This brings up the big question, does buying Apple give you a higher quality product? And is that product so high in its quality that it’s worth the price tag?

Apple fans also love that all their products sync together, something that wouldn’t be possible if they shopped outside of an Apple Store.
Relying on a brand because you trust them isn’t unusual, and every year Apple tests that trust with steeper and steeper price hikes.

Although in spite of their similarities, Apple can’t be too closely compared to a luxury brand because of a few key reasons.

Apple vs Gucci

Luxury brands such as Gucci sell very expensive products, yet products that are made to last a lifetime. A Gucci jacket from the 1980’s won’t just be functional today, it’ll also still be fashionable.
If you start to add up all the cheap jackets you buy every winter and throw away after a single season, a 40 year old well made designer jacket could be seen as an investment rather than a frivolous purchase. The same can be said of a Rolex watch or a piece of Tiffany’s jewellery.

An Apple product isn’t just doomed to fail after only a few years, they’ve been built to ensure they fail. In 2018, Apple was fined 10 million Euros after it was proven that they were slowing down iPhones to force obsolesce and encourage users to upgrade.
Apple states that throttling the phones was an effort to preserve battery life, but the courts felt differently.

The Apple of the Future
Apple has always been expensive, and this made sense in the beginning when they were doing things no-one else was doing.
However when the competition started to out-innovate them, they didn’t back down with the prices. Instead of cutting back and joining the pack, Apple charged forward and started increasing prices more steeply than ever.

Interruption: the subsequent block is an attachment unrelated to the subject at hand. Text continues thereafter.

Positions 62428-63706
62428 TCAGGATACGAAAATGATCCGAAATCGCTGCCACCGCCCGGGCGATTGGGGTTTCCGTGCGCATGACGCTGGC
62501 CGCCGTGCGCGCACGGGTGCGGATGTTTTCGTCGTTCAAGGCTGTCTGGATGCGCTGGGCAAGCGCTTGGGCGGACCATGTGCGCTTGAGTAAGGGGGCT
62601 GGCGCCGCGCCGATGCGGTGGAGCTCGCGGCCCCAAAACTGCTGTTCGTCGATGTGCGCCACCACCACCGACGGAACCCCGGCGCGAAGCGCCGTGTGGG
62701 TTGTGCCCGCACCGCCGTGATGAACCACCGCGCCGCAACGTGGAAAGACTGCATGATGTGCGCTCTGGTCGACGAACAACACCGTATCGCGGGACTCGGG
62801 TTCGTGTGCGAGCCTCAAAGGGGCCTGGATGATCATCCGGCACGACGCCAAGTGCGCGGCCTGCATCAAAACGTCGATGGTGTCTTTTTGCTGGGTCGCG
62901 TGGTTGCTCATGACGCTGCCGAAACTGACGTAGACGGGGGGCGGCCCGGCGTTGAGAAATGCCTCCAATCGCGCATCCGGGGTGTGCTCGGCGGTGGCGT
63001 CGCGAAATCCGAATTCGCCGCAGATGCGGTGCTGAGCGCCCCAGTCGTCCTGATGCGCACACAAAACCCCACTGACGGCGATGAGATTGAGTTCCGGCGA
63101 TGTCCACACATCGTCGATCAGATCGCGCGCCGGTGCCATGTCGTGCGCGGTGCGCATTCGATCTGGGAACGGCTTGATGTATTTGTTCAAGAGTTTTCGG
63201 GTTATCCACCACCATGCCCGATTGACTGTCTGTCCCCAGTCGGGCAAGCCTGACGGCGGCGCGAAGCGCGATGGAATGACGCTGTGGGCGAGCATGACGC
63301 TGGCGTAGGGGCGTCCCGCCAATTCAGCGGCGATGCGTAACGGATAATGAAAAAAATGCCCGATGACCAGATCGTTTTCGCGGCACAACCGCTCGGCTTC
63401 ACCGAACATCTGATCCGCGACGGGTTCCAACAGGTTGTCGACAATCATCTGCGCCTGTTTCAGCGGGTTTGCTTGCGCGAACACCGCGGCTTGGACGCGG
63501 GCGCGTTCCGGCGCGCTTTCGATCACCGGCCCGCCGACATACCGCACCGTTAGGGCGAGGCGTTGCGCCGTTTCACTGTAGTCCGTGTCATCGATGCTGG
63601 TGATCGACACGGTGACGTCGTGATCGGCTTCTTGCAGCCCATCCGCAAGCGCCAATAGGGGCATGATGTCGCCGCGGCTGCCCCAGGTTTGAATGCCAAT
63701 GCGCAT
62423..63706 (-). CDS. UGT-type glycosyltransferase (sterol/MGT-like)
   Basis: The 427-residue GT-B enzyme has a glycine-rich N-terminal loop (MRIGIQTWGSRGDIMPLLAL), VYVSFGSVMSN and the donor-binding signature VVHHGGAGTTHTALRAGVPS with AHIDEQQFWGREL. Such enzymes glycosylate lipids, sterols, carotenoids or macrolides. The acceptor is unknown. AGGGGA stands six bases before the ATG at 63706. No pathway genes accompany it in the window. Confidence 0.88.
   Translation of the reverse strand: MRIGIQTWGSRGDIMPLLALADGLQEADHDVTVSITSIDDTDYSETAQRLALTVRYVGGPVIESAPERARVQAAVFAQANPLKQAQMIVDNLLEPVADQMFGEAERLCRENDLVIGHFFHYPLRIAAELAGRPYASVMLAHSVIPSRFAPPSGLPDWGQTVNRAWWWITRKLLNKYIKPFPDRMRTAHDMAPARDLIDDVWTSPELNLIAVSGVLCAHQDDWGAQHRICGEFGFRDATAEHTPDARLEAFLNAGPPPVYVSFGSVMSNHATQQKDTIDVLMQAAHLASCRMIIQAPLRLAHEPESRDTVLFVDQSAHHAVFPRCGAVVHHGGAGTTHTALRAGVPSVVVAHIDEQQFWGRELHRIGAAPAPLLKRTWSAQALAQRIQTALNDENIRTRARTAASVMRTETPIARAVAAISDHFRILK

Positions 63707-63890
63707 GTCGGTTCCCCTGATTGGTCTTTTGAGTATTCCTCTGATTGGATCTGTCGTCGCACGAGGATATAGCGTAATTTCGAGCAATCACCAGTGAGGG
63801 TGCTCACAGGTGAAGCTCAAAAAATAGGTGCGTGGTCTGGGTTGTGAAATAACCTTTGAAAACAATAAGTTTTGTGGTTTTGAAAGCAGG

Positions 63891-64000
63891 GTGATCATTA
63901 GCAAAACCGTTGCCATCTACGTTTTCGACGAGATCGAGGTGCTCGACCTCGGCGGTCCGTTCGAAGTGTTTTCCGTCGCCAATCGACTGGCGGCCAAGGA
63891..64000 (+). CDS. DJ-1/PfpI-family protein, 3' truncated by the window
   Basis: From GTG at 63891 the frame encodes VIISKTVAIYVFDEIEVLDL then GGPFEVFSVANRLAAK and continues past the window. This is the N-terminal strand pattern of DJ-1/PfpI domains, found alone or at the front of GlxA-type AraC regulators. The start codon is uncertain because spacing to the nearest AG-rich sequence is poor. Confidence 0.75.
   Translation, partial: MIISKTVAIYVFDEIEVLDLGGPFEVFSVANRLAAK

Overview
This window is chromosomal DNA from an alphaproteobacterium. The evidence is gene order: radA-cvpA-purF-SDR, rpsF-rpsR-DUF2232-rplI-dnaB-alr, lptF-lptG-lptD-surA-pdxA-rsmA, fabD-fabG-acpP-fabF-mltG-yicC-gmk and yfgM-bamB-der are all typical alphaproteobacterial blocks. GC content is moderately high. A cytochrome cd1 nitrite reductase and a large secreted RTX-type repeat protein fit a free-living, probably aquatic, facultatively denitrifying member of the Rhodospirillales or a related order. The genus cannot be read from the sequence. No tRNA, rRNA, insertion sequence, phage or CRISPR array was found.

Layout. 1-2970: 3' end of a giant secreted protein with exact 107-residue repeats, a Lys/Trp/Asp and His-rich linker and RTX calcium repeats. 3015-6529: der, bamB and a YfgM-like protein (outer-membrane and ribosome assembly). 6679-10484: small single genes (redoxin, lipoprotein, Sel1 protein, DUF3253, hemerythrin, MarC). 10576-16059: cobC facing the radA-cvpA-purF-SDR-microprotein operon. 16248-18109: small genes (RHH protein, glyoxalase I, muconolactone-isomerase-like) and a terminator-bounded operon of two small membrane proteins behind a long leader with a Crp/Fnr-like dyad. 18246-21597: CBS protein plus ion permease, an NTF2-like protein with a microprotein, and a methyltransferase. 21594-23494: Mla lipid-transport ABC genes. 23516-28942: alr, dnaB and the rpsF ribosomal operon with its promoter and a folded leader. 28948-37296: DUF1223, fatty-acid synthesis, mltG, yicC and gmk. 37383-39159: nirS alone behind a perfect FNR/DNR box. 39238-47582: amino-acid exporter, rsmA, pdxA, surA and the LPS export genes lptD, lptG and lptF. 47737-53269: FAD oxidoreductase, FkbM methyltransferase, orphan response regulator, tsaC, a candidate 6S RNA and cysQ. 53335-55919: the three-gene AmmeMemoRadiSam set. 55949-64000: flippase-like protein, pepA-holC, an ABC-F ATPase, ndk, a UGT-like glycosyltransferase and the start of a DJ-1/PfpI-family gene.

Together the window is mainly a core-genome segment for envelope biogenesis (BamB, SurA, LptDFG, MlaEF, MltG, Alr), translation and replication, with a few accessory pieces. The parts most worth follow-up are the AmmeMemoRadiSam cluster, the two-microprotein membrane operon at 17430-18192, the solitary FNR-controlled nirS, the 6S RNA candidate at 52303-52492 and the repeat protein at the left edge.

The iPhone X represented the most dramatic increase in price for an iPhone until that point. Where the previous base model iPhone was released for $699, the iPhone X base model was released for $999.
The new iPhone X offered some unique features, but is still fundamentally built on hardware developed and purchased from rival companies including Samsung and Sony. iPhone products don’t represent a product you can’t buy from someone else, they represent an ideal and a time in our lives when we needed the innovation they offered us.
There was once a time when they had showmanship. During the days of Steve Jobs, they had the original tech celebrity and everything they touched seemed invaluable.
Steve could come out on that stage and put on a show that made us empty our wallets before he was even done talking.
The show continues today, but less and less people are sitting in the audience. Sales are dwindling, and time is showing that Apple needs to update its model to stay profitable in the new decade.
Will they innovate their model like they use to innovate their products? Or is Apple doomed to repeat the mistakes of so many who came before them? As always, only time and executive decisions will tell.

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I’m a well travelled writer who loves nothing more than a well polished video game, an expertly crafted sandwich, and a hot mug of Milo.